Readers are fully aware that they’re reading a book. However, for just a moment, they pretend they’re inside the story, that they are the characters going on this adventure. Breaking that bubble (also known as suspension of disbelief) can be dangerous because it reminds the reader they are not inside the story, but observing it. At other times, authors charge forward and brazenly shatter the fourth wall and the readers love them for it.
The fourth wall comes from a theater term. On a stage, there are three walls: Downstage, Stage Right, and Stage Left. The fourth one, Upstage, is where the audience sits. There’s no physical barrier there that separates the audience from the performers. Breaking the fourth wall means to engage with the audience. There are different levels to how much you break the fourth wall. You can go as far as Deadpool being aware that he’s in a comic book, to the narrative simply being written to the audience such as in Odd Thomas.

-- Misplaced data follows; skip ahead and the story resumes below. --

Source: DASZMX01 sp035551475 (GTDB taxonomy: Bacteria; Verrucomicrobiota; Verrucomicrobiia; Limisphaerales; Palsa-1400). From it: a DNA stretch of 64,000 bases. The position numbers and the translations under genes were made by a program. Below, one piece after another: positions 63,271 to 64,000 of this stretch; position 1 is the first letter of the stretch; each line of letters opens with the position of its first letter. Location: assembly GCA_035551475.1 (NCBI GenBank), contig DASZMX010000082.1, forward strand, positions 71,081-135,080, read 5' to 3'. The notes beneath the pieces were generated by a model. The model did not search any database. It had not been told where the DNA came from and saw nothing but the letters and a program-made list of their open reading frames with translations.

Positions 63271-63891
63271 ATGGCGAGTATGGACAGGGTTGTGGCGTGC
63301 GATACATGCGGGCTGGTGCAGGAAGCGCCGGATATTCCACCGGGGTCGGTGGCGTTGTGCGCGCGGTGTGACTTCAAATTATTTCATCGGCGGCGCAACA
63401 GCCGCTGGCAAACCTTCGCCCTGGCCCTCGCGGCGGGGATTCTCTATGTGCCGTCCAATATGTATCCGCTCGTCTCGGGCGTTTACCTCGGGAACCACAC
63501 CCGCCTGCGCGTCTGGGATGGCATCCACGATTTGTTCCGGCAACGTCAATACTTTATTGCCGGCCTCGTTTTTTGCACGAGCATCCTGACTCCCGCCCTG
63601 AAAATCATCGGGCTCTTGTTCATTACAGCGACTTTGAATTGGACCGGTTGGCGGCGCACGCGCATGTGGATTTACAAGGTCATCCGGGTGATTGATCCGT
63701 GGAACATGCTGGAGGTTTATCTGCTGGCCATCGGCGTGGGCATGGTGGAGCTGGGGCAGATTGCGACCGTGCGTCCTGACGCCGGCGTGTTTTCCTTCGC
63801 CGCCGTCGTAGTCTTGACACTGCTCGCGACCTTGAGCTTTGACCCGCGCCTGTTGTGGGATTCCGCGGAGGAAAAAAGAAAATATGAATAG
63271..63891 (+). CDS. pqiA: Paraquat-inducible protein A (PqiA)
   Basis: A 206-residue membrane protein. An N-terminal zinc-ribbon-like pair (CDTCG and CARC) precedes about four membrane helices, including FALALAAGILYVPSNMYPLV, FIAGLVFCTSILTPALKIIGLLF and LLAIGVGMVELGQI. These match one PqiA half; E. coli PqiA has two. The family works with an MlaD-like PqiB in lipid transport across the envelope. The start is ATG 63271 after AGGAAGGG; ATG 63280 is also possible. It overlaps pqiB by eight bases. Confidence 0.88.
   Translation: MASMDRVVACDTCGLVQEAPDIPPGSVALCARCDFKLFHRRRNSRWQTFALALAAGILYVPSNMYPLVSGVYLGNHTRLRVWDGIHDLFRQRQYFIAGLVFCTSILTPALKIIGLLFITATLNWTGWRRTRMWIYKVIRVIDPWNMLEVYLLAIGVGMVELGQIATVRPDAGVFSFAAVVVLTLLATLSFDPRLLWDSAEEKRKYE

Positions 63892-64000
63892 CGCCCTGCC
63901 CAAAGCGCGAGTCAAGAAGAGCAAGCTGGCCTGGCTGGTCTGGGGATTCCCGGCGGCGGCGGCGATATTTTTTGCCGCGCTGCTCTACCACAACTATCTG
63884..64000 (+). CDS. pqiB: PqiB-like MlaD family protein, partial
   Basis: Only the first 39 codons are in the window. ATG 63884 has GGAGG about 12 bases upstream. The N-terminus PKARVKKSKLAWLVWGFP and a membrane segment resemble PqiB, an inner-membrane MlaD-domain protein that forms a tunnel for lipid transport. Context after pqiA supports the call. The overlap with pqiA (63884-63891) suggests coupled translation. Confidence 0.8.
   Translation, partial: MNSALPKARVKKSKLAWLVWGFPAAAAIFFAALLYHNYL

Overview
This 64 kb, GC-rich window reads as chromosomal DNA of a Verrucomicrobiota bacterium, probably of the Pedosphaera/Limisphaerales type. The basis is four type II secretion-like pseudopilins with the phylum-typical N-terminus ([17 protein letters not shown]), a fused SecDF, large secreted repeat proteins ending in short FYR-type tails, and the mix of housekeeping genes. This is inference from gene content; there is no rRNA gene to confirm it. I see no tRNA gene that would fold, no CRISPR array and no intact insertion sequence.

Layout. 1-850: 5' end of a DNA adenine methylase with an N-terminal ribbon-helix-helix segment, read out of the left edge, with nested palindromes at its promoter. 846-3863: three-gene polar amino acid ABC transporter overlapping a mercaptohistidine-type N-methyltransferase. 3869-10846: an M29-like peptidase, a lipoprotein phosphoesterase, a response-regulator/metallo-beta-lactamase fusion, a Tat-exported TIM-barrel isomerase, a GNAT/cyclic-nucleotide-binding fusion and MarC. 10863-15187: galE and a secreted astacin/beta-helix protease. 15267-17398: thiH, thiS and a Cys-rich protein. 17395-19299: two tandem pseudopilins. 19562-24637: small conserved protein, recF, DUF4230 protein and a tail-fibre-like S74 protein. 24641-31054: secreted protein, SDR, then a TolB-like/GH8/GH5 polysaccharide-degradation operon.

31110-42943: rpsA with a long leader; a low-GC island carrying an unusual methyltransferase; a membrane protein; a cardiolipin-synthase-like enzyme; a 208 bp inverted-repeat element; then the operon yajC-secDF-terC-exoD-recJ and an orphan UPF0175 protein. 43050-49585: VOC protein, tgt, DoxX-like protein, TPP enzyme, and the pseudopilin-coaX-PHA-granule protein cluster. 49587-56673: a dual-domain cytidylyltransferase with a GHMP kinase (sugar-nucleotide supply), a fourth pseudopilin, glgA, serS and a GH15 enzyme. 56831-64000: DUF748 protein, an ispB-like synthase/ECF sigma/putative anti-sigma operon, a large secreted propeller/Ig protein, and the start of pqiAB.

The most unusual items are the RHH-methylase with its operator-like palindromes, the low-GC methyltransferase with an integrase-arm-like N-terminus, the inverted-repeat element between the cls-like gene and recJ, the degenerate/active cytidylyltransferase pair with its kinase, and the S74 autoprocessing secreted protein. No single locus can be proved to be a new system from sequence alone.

We discuss the uses and problems with the fourth wall in this episode.
First aired May 23, 2022.